EC 201 F1, Fall 2016, Professor: Ishita Dey, Boston University
Name: _
Problem Set#1 based on Chapters 2, 3 and 4, 100 points
Due in-class on Wednesday, 09/21/2016
Instructions:
i)
You may discuss with others but write in your own words/steps.
ii)
Show al
EC201, Fall 2015, Prof. Jordi Jaumandreu
Practice Midterm 1
There are three exercises. The exercises have a dierent number of questions
each and the number of points that each question is worth is detailed (total
points are 100). Take these numbers as a g
EC201, Fall 2015, Prof. Jordi Jaumandreu
Solutions to Problem set #2
Demand and Supply, Applications
1. Replacing , and by its values demand turns out to be = 29020
The increse in induces an increment of 20 in the intercept and demand is
now = 310 20 To r
EC201 D Intermediate Microeconomic Analysis
Fall 2015
Prof. Jordi Jaumandreu
E-mail: [email protected]
Department of Economics, 270 Bay State Road
Room 416
Phone: 617 358 5925
Office hours: T 2:00 pm-3:30 pm; Th 3:30 pm-5:00 pm
Course overview:
Microeconomics
EC201, Fall 2015, Prof. Jordi Jaumandreu
Problem set #3
Consumer Theory: Preferences, Utility, Equilibrium
1. What happens to the budget line if the government applies a specific tax
of $1 per gallon on gasoline but doesnt tax other goods? What happens to
EC201, Fall 2015, Prof. Jordi Jaumandreu
Problem set #2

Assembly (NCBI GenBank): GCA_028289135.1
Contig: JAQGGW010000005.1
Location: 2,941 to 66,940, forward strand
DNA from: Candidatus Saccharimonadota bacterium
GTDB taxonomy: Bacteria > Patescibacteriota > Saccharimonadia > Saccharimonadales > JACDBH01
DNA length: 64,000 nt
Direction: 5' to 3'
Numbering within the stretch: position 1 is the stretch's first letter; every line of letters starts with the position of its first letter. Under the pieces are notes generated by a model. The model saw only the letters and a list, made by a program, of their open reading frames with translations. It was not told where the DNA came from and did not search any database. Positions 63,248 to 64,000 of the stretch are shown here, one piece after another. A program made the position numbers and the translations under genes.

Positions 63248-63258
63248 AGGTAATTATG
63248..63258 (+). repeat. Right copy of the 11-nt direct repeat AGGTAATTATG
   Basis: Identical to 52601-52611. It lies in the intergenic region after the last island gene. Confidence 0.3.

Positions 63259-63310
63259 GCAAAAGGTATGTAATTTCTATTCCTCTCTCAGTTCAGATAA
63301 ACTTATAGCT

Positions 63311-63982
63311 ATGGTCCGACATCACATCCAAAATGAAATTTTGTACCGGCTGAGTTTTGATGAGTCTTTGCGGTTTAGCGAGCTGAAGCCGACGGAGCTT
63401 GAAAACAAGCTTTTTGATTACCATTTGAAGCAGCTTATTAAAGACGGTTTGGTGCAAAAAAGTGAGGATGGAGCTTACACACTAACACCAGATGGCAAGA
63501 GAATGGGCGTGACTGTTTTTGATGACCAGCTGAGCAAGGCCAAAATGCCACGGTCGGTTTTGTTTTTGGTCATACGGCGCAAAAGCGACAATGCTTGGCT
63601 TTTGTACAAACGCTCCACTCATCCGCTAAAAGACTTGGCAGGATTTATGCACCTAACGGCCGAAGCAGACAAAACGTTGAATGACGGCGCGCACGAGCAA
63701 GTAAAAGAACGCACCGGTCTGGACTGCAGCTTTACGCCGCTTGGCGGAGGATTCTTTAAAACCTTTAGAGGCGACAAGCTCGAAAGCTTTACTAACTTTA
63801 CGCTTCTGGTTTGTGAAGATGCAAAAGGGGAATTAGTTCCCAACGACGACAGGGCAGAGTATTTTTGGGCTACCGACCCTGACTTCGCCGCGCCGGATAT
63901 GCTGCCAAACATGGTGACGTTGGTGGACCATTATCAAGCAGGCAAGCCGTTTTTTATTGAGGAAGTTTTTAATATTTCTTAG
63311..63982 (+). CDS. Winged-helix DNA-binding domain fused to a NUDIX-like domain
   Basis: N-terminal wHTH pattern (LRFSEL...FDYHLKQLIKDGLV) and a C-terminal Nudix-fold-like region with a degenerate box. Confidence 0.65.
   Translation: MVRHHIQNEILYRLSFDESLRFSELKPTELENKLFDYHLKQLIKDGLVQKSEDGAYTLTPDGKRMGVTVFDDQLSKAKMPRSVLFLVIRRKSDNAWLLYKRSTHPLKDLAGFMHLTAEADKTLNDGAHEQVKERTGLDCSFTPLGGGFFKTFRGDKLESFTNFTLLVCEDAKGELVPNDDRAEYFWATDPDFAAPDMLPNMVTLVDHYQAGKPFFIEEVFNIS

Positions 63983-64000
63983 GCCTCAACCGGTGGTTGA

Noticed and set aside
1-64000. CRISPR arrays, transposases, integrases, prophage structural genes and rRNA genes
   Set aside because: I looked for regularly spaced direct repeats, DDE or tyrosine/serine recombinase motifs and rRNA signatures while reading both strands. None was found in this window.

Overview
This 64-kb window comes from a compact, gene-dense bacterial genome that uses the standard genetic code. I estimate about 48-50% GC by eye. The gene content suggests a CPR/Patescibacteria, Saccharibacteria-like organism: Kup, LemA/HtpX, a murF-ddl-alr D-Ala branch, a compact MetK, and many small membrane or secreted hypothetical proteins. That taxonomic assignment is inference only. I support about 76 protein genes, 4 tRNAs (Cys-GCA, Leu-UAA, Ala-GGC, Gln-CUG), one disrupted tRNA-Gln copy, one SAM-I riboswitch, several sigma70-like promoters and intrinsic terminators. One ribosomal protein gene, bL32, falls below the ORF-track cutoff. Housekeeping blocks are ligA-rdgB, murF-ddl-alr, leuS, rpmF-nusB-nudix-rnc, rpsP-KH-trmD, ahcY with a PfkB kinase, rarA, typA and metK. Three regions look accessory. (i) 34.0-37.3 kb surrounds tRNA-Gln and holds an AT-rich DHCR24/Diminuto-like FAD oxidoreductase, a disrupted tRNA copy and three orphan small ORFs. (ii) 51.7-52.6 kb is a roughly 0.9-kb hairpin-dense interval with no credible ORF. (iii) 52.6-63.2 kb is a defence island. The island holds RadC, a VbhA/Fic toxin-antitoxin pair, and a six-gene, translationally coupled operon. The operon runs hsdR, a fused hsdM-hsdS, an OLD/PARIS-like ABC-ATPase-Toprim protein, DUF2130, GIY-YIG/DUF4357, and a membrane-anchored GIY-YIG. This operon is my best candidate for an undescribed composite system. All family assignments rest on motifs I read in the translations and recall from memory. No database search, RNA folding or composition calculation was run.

Demand and Supply, Applications
1. Suppose the demand for processed pork in Canada is = 180 20 +
20 + 3 + 2 where is the price of beef, the price of chicken and
stands for income. Assume that = 4 (d
EC201, Fall 2015, Prof. Jordi Jaumandreu
Solutions Problem set #1
Some mathematical concepts and definitions
1. Demand as a function of price, = (); supply as a function of price,
= (); utility as a function of two consumption goods, = (1 2 );
output as
EC201, Fall 2015, Prof. Jordi Jaumandreu
Problem set #4
Consumer Theory: Demand, price and Income changes
1. Derive and plot the demand curve for Coke of a consumer that views
Coke and Pepsi as perfect substitutes.
2. A consumer views coe and donuts as pe
Some mathematical concepts
and definitions
Outline
Functions
Properties of functions
Changes, rates of change, slopes
Derivatives
Optimization
Functions
A function is a rule that describes a relationship between
numbers, for example
y 2x
y x2
important:
EC201, Fall 2015, Prof. Jordi Jaumandreu
Solutions to Problem set #3
Consumer Theory: Preferences, Utility, Equilibrium.
1. Construct a plane gasoline-other goods with gasoline on the x-axis A
specific tax on gasoline has the same eect that an increase in